Updates: A Feb. 1, 2014 Toronto Star article is entitled: “Crazy Town: The Rob Ford story, exclusive excerpt of Robyn Doolittle’s book.” A Feb. 2, 2014 CBC interview with Robyn Doolittle on The National can be accessed here.
A Feb. 13, 2014 Globe and Mail article is entitled: “Police seek more answers from residents of home linked to Ford video.”
A May 17, 2014 Globe and Mail article is entitled: “Project Traveller and the Dixon City Bloods.”
A May 26, 2014 Toronto Star article is entitled: “Gangsters, goris and 10 cups of coffee: Life among the Dixon City Bloods:Project Traveller wiretaps offer rare glimpse into a world of alleged gun-running, drug dealing and bloody gang rivalries.”
A May 6, 2014 blog post at this website provides a back story – a means of contextualizing the narrative – regarding the above-noted article. The post is entitled: “Alice Goffman’s ‘On the Run’ Studies Policing in a Poor Urban Neighborhood – New York Times, April 29, 2014.”
A related back story is highlighted in an August 6, 2013 blog post entitled: “The Drug Wars in America, 1940-1973 (Kathleen J. Frydl, 2013).”
The latter post has had some updates, as the Drug wars (2013) narrative is linked to many related topics:
[End of Updates]
The Oct. 31, 2013 Toronto Police Service report, which takes some time to download, is available here:
An updated Nov. 13, 2013 court document can be accessed here.
A Dec. 5, 2013 CBC update regarding the police documents can be accessed here.
A Dec. 4, 2013 Globe and Mail update can be accessed here.
An Oct. 31, 2013 Globe and Mail report from Ann Hui notes:
This from my colleague Greg McArthur, who is also scanning the doc:
- Mayor Rob Ford used his staff to try and extract information from the Toronto police service about the surveillance that was being conducted on him and his friend Mr. Lisi, the police have alleged in the search warrant materials.
- The police believe that on Aug. 18, Mr. Lisi and Mr. Ford, who were meeting with a third associate, observed them monitoring the meeting in a school parking lot, the affidavit states. When the surveillance officers departed the scene, “Mayor Ford was observed continuing at a high rate of speed north on Duffield Road, the last known direction of the surveillance vehicle.”
- Several days later, a Detective Harris received a phone call from the mayor’s chief of staff, Earl Provost, who said that the mayor believed he was being followed and wanted more information about the vehicle that he believed was tracking his movements. When the police refused to provide the information, Mr. Provost said that the mayor was “getting angry… because he can’t give him what he wants.”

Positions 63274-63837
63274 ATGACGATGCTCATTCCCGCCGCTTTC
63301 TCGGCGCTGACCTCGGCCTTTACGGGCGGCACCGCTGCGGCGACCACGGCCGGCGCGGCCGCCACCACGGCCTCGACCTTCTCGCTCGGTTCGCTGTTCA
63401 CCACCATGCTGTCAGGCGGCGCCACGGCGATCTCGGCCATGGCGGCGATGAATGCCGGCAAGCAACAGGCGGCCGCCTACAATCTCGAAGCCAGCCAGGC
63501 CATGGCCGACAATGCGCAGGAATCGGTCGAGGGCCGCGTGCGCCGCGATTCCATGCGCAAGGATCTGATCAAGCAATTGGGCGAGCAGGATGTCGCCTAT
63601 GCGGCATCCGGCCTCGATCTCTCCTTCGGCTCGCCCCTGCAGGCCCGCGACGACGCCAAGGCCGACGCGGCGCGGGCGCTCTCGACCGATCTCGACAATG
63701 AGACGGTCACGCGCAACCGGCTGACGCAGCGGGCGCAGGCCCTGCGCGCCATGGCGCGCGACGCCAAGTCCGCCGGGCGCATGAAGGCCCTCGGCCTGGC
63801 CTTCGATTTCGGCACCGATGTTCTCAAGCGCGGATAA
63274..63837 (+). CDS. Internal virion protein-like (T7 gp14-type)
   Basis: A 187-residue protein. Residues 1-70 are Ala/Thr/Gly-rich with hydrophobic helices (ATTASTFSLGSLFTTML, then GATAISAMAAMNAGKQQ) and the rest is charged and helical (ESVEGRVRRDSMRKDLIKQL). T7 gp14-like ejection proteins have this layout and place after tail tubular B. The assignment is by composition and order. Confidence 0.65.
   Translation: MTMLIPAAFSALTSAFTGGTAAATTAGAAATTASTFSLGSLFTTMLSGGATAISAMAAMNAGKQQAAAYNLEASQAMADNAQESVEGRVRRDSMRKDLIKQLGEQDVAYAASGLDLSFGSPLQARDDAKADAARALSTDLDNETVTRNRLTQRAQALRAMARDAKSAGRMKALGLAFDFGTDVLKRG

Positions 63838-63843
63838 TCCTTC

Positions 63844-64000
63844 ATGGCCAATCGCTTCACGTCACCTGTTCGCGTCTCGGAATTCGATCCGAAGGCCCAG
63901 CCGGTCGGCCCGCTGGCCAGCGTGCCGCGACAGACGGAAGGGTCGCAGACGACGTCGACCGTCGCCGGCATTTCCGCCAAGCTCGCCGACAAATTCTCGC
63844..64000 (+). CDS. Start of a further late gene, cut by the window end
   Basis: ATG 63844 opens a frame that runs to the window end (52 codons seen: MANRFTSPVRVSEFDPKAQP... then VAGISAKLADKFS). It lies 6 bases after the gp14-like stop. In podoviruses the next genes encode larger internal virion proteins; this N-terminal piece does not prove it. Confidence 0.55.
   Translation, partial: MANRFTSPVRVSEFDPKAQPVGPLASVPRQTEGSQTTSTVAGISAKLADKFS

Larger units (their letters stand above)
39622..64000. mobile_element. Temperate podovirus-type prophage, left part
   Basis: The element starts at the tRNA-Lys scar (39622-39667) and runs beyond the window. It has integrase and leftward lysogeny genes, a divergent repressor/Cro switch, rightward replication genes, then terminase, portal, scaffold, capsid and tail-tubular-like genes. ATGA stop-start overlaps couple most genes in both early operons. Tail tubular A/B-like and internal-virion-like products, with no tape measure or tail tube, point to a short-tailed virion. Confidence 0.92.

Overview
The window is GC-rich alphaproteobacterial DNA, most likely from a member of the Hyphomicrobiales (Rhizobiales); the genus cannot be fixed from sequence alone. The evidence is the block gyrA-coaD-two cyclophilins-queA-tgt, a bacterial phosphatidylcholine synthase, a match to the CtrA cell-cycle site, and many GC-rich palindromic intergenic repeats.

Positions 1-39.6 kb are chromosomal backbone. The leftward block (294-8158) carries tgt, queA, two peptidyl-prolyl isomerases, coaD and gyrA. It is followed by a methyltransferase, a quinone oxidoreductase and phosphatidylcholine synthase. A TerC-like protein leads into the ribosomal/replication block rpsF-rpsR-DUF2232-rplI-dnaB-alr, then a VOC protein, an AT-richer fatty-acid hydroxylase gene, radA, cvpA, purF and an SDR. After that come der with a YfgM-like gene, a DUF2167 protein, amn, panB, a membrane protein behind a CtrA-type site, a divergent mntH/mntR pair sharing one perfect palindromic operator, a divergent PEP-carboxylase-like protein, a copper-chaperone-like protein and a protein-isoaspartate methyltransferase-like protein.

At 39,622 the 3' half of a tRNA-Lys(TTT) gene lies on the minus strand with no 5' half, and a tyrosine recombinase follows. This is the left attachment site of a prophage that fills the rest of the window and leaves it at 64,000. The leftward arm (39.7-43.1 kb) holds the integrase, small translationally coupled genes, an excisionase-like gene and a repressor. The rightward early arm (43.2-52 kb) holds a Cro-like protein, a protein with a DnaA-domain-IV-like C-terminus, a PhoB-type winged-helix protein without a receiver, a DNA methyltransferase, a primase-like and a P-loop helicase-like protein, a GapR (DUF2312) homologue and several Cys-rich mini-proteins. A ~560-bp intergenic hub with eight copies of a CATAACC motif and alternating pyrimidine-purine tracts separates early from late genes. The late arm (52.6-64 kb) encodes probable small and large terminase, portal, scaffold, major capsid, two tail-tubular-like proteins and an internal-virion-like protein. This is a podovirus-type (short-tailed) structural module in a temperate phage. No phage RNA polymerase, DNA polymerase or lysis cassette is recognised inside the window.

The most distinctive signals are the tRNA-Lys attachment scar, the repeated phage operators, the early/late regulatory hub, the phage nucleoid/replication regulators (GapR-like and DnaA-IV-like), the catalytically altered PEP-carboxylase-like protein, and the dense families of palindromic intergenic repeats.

- The investigators concluded that the efforts to retrieve the vehicle information was evidence of Mayor Ford “utilizing his position and the powers of the Office of the Mayor, to obtain information not available to regular citizens.”
[End of Globe and Mail text]
A Globe and Mail link with updates about the story can be accessed here.
An Oct. 31, 2013 CBC article notes the video is now in police hands.
An Oct. 31, 2013 CBC clip is entitled: “Rob Ford pushes photographer.”
An Oct. 31, 2013 Globe and Mail article is entitled: “Twelve highlights from police investigation into Rob Ford.”
An Oct. 31, 2013 Globe and Mail Infographic provides a timeline of phone calls documented in the police investigation.
The following posts highlight the story’s broader context:
Drug Wars (2013)
A subtext at play in the current City of Toronto story concerns the legitimacy of the Drug Wars perspective on drug use. The back story makes the unfolding narrative more nuanced than it otherwise would be. It may also be a factor – among many others, as discussed in links at the post you are now reading – in the mayor’s current high approval rating.
Of particular note, from the above-noted post, is this passage:
- “GTA was ahead of the curve, because it embraced the villainous protagonist, the socially reprehensible protagonist, earlier than a lot of current TV shows,” says [Stephen Totilo, a writer and reviewer for the gaming website Kotaku], referring to cable series such as The Sopranos or Breaking Bad.
[End of excerpt]
As a media character, the current mayor is aptly suited to play the socially reprehensible, villainous protagonist. What more would a viewer seeking daily entertainment long for? The current media narrative concerning the extortion investigation has features of an ongoing reality show. The audience extends around the world.
The Oxford English Dictionary (Second Edition, 2004) defines extortion as the act of obtaining something by force, threats, persistent demands, etc.
It’s also useful to have a legal definition of extortion, as articulated in the Criminal Code. We owe thanks to Mark McAllister @McAllister_Mark of Global News for tweeting the link in the previous sentence.